Bringing Air Quality Monitoring and Management into Focus

In an article for Smart Cities Dive, Navigant Research shares technology-driven trends for understanding and addressing urban air pollution

Urban air pollution is on the rise as cities around the world continue to feel the impacts of increased economic growth and population growth. More vehicle use, industrial activity, and energy use are all contributing factors, and as the problem grows in severity, cities are looking for new ways to understand and address air quality issues.

In an article for Smart Cities Dive, Ryan Citron, research analyst at Navigant Research, said a few trends are encouraging cities to move beyond the large and costly environmental monitoring stations they’re currently using and toward new technology-driven solutions.

“With most of the world’s population living in cities where air quality levels exceed World Health Organization (WHO) limits, the need to monitor and manage air quality has become urgent,” Citron said. “… With an additional 2.5 billion people expected to be living in cities by 2050, according to the United Nations, a growing array of innovative and effective air quality monitoring and management solutions will be needed to manage the influx of people and their associated environmental impacts.”

Trends in Air Quality Monitoring and Management

  • Low-cost sensor networks: Recent advances in sensor and communications technology has led to air quality monitoring solutions that are far smaller in size, less expensive, and more localized. Due to these advantages, the use of lower cost sensor nodes ($200 to $3,000 per sensor) with wireless communication systems is one the rise, filling in the gaps left by legacy environmental monitoring stations.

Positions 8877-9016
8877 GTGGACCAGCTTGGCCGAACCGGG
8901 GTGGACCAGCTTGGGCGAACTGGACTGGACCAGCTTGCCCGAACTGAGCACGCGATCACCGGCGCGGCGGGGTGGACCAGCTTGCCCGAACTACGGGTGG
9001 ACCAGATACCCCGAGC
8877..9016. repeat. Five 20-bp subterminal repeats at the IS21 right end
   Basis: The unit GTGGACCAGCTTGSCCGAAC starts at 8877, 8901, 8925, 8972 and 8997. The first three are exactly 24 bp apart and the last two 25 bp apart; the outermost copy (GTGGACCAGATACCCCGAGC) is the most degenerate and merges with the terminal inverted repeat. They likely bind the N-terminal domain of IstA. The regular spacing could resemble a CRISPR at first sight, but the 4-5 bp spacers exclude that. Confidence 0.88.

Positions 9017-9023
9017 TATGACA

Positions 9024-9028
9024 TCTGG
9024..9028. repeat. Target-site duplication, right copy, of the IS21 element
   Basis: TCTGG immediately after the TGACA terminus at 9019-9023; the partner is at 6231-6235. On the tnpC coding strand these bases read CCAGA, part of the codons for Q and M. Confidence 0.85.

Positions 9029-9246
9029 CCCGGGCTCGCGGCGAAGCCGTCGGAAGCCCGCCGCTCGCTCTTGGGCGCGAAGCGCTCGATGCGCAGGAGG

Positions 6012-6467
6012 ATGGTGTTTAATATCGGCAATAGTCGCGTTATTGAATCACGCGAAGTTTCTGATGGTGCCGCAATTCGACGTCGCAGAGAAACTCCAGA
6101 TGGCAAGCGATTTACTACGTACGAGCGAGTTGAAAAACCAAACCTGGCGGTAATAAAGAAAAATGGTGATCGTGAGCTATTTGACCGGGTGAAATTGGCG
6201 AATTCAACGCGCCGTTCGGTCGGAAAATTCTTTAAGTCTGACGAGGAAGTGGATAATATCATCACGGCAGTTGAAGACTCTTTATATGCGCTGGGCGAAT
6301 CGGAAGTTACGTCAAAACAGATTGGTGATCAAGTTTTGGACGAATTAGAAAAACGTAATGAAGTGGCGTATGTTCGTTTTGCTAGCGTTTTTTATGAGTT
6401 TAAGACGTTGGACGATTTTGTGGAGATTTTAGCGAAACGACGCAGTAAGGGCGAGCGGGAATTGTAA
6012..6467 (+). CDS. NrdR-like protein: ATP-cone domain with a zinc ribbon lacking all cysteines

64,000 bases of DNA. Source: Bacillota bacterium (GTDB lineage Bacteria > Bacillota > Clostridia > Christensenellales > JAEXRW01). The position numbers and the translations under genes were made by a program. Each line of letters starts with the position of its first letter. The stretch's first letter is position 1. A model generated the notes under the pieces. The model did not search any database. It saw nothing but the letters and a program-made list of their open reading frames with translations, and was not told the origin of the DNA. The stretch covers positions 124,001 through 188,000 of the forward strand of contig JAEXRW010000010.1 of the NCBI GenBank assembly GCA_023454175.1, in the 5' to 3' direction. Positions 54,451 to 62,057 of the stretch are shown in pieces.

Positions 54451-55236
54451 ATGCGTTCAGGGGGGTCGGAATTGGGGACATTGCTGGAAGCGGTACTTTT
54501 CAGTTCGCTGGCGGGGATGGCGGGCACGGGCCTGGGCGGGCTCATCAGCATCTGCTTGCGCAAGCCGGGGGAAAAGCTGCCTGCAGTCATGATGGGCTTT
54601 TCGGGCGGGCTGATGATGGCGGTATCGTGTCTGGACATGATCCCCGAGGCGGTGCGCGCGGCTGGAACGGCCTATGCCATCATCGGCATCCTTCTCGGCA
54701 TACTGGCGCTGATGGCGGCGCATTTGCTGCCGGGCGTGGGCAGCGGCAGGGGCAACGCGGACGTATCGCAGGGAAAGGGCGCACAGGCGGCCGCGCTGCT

• Crowdsourcing: An increasing accessibility of pollution data through crowdsourcing is helping to advance the air quality monitoring market. As more people globally begin to use air quality monitors in and around their homes and workplaces, an increasing number of data points will come online, enabling more accurate and localized air pollution maps available for free to the public.
  • Air quality management: Numerous technologies and policies are being deployed to help decrease and manage air pollution levels in cities, including congestion charging and low emission zones, electrification of public transport, electric and automated vehicles, shared mobility programs, smart parking systems, and expanded bicycle infrastructure.
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